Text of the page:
IHFOAM includes two newly-developed boundary conditions.
Wave generation is critical in numerical coastal engineering simulations. Generating waves is always the beginning of the vast majority of the cases we are dealing with. An accurate wave generation process lays the foundations of realistic final results. If the starting point is not accurate, all the errors introduced in this initial step will propagate until the end.
This boundary condition has been coded from scratch to realistically generate three-dimensional waves at the boundaries according to a number of wave theories, including:
- Stokes I, II and V, cnoidal and streamfunction regular waves.
- Boussinesq solitary wave.
- Irregular (random) directional waves, first and second order.
- Piston-type wavemaker velocity profile replication.
The references can be found in the following table:
Furthermore, wave generation has been linked with active wave absorption to work simultaneously on the same boundaries. This generates the target waves while absorbing the boundary incident waves.
Active wave absorption
Active absorption of waves is one of the key features of physical and numerical experiments in coastal engineering. On the sea, reflected waves travel away from the study zone. However, in numerical experiments this is not the case, as the domains are constrained in dimensions due to computational restrictions. This situation causes inconvenient reflections that, if not handled adequately, can distort the results.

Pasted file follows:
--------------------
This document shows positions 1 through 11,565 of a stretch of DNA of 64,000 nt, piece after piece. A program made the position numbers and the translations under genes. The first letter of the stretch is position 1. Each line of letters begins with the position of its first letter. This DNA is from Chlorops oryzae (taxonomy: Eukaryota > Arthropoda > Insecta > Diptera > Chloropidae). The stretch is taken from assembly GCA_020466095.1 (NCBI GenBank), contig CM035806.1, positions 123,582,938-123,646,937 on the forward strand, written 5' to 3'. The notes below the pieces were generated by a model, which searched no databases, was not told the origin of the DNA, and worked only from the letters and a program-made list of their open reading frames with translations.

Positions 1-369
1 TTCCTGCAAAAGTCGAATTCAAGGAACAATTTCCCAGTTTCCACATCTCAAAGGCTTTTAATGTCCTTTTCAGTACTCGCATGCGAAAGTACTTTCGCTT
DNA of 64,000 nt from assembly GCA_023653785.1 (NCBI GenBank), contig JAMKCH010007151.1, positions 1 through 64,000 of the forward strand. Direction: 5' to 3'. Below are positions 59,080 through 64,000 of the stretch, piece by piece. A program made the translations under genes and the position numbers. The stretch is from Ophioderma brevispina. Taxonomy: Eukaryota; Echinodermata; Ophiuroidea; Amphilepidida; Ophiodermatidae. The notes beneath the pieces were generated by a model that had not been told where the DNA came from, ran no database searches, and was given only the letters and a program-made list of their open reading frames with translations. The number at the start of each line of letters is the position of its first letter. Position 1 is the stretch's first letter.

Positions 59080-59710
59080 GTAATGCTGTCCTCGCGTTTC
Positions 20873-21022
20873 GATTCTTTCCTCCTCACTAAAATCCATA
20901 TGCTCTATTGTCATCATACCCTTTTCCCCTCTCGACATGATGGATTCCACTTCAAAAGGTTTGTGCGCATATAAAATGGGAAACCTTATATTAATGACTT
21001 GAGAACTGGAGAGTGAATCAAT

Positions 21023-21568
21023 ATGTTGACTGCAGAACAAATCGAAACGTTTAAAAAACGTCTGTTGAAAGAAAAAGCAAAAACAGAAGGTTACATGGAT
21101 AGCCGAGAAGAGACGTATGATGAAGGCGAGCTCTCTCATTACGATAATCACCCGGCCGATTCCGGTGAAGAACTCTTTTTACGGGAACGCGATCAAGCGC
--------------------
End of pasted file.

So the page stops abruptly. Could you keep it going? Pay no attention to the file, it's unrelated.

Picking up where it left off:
In this sense, active wave absorption is a great advance, as it allows waves to be absorbed on the boundaries without adding noticeable computational costs to the model. This feature contrasts with the already available relaxation zone absorption, which adds a large domain to the zone of interest (in the order of magnitude of 1.5-2 wave lengths) and is known to produce an increment in the mean water level due to wave damping, as shown in Mendez et al. (2001).
IHFOAM includes 3 types of active wave absorption: 2D and Quasi-3D theories as presented in Schäffer and Klopman (2000) and enhanced for the model. Furthermore, IHFOAM features a newly developed full 3D theory for cases in which Quasi-3D is not applicable. Check the References for complete details regarding the theories, the implementation procedures and their performance. Furthermore Quasi-3D has been linked with the generation, allowing simultaneous wave generation and absorption on the boundaries, accounting even for for high amplitude incident waves.
All the theories are stable and have an adequate performance for all the relative water depths, presenting reflection coefficients typically below 10%.
The following images refer to a test in which a real 3D sea state (sea+swell with 45º mean propagation direction) is presented. The waves are generated on the closest boundary, and the rest are purely absorbent using the full 3D theory.
A comparison between the theoretical directional spectrum (top panel) and the measured one (bottom panel) is shown as follows: